More reasons to teach about computers…

Today is Boxing Day.  It’s a day notorious for getting the best deals for those things that you didn’t get for Christmas.  Or, a chance to take back what you got and get what you really wanted.

It’s a great day for obtaining electronics – provided you know what you’re doing.  I had an interesting discussion with a non-technology vendor today – he had been in a particular store which will go nameless – about the “deals” that were available.  As we talked, we agreed on a number of things.  Much of it boils down to being an educated consumer / computer user and we agreed that the types of skills that one needs could be easily taught in a computer literacy course.

Sure, the sticker price was cut on a number of products but it was interesting to see how the pressure was turned up to try and make up the difference in money paid.  I wish that I had taken more complete notes but these conversations were from memory.

  1. “You don’t want this computer – it’s underpowered for an obvious power user like you.  You need this model instead.”
  2. “There’s a real likelihood that your existing printer and wireless access point will not be compatible with this new computer and its better specifications.  Let’s see about selling you additional technology that will be compatible.”
  3. “For a nominal fee, we’ll deliver the computer to your house and set it up for you.”
  4. “For additional fees, we’ll install your software for you.”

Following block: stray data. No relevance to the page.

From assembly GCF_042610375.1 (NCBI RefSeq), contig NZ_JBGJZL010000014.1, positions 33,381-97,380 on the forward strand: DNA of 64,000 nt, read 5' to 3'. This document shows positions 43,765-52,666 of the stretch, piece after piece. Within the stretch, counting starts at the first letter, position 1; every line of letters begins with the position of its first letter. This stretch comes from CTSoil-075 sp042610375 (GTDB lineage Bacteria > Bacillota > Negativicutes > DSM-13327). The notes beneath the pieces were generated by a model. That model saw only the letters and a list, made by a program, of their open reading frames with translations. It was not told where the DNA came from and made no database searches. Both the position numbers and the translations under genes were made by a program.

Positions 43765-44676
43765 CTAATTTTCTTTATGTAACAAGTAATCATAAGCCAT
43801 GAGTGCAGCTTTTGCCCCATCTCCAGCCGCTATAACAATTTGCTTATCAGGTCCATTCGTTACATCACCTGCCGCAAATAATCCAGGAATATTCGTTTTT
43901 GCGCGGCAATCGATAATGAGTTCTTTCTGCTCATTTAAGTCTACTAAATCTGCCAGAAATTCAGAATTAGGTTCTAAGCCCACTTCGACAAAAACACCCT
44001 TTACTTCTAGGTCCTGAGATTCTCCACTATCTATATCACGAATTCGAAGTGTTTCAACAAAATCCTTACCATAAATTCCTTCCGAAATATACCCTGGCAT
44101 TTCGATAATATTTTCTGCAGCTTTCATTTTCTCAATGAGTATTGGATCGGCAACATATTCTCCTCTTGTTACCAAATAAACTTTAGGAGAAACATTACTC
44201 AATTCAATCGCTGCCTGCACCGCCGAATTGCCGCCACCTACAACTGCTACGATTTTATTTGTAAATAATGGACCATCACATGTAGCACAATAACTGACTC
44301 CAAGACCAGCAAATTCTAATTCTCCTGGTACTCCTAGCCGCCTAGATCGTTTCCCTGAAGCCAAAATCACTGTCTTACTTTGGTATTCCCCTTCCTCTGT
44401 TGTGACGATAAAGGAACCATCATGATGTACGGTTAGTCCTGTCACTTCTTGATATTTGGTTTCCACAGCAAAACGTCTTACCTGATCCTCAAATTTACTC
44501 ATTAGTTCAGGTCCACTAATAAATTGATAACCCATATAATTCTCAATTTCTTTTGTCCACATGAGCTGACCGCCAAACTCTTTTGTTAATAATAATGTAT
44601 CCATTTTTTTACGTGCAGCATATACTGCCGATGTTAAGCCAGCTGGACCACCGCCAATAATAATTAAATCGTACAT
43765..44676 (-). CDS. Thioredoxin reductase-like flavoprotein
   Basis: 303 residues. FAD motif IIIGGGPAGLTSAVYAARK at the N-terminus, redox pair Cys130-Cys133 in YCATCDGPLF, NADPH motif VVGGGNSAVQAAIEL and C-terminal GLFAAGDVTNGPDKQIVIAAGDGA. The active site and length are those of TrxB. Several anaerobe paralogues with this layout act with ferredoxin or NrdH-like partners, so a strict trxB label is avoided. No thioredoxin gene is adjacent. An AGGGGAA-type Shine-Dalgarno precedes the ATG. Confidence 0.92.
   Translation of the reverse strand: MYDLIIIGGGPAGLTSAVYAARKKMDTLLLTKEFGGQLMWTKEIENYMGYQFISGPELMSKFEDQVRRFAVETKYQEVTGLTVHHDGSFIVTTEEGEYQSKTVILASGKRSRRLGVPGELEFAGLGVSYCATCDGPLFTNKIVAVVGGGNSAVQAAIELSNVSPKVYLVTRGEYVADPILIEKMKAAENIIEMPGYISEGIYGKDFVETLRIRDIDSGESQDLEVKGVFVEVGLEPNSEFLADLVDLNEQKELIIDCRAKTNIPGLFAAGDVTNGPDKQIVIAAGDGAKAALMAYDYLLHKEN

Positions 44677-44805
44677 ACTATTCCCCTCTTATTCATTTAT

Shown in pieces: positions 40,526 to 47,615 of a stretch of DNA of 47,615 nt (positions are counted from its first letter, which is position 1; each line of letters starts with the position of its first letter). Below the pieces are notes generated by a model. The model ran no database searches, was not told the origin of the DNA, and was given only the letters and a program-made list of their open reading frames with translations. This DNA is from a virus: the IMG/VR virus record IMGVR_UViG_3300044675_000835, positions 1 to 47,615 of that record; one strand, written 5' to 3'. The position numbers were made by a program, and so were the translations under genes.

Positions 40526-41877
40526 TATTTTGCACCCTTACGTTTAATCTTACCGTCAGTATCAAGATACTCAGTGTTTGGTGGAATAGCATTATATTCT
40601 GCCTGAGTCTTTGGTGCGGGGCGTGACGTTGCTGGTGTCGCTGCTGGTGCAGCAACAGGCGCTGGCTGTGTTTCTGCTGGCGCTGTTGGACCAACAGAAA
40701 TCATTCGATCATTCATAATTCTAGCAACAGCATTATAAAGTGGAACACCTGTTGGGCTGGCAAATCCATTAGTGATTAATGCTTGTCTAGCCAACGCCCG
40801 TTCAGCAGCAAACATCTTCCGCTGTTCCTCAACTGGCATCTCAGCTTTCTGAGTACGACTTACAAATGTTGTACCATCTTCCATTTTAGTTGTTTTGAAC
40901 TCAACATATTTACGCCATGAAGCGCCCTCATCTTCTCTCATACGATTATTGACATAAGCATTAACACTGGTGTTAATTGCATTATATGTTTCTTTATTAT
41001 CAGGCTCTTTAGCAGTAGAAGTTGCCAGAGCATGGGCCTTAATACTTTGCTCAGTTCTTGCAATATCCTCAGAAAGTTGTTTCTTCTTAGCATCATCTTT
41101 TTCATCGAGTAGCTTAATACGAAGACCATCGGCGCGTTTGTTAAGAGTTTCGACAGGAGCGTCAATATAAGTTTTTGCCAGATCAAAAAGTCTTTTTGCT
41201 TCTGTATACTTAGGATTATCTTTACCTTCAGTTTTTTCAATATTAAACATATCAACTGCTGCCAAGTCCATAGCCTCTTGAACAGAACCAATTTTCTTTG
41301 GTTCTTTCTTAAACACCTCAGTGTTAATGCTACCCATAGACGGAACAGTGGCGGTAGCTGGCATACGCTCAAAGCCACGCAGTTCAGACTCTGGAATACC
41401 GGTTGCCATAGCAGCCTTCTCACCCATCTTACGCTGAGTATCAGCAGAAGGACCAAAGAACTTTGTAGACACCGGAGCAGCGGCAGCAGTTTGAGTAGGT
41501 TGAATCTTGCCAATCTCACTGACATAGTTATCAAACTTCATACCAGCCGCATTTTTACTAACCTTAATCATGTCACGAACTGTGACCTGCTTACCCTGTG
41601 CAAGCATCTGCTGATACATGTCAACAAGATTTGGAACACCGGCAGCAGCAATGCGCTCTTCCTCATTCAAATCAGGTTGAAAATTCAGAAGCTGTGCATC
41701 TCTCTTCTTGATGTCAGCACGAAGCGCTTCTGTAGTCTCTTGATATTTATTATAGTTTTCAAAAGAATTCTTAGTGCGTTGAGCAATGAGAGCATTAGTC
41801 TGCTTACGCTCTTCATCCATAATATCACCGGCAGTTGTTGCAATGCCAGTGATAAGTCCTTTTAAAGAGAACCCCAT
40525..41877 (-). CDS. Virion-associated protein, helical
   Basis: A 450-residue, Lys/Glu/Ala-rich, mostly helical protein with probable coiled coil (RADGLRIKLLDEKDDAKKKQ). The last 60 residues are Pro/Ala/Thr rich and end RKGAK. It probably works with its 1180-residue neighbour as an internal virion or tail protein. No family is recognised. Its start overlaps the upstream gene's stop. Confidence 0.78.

5. “You need to buy a good anti-virus so that your credit cards are safe.  We’ll be happy to sell you this product.”
  6. “Extended warranty” – I see red on this one.  A computer that dies after three years may be doing you a favour.

I’m sure that there were other things that I missed.

I’ve long been a proponent that we need to have compulsory courses in computer literacy.  Students need to be equipped to use technology properly.  That would include certainly software tools.  I think that it’s important also that we teach everyone at least an introductory level of computer programming.  I’m also convinced now that we need to teach how to buy a computer, how to determine what specifications are important, what add-ons are really necessary and which aren’t, how to access Open Source software for particular purposes, when it’s necessary to purchase commercial titles, and even something as simple as how to install and tweak software.

These are great techniques for the original purchase instead of having someone setting up a computer and configuring it their own way and, more importantly, will let them understand just how technology works and is configured in order to trouble shoot problems at a later date.



  1. Doug
    I agree about people needing to have some kind of introductory programming. I know for me that was an undergrad course called Computers in Psychology at York U which was using Waterloo Basic (mid 80’s).

    I can’t remember much about the other topics in the course but the memory of creating something in basic has stuck with me all these years. In my mind it’s another example to support the evidence that constructing things makes us learn more deeply, but also helps me recognize the difference between using computers in trivials ways – or not.



  2. Excellent point, Brenda. There is something about technology that can just lure you into being a simple consumer of things. What is really needed is a focus on truly understanding the power of what you have at your fingertips. How many classrooms just do the simple things? How many really push for deeper understanding? I think that if you buy into any of the answers above, you need to know more.


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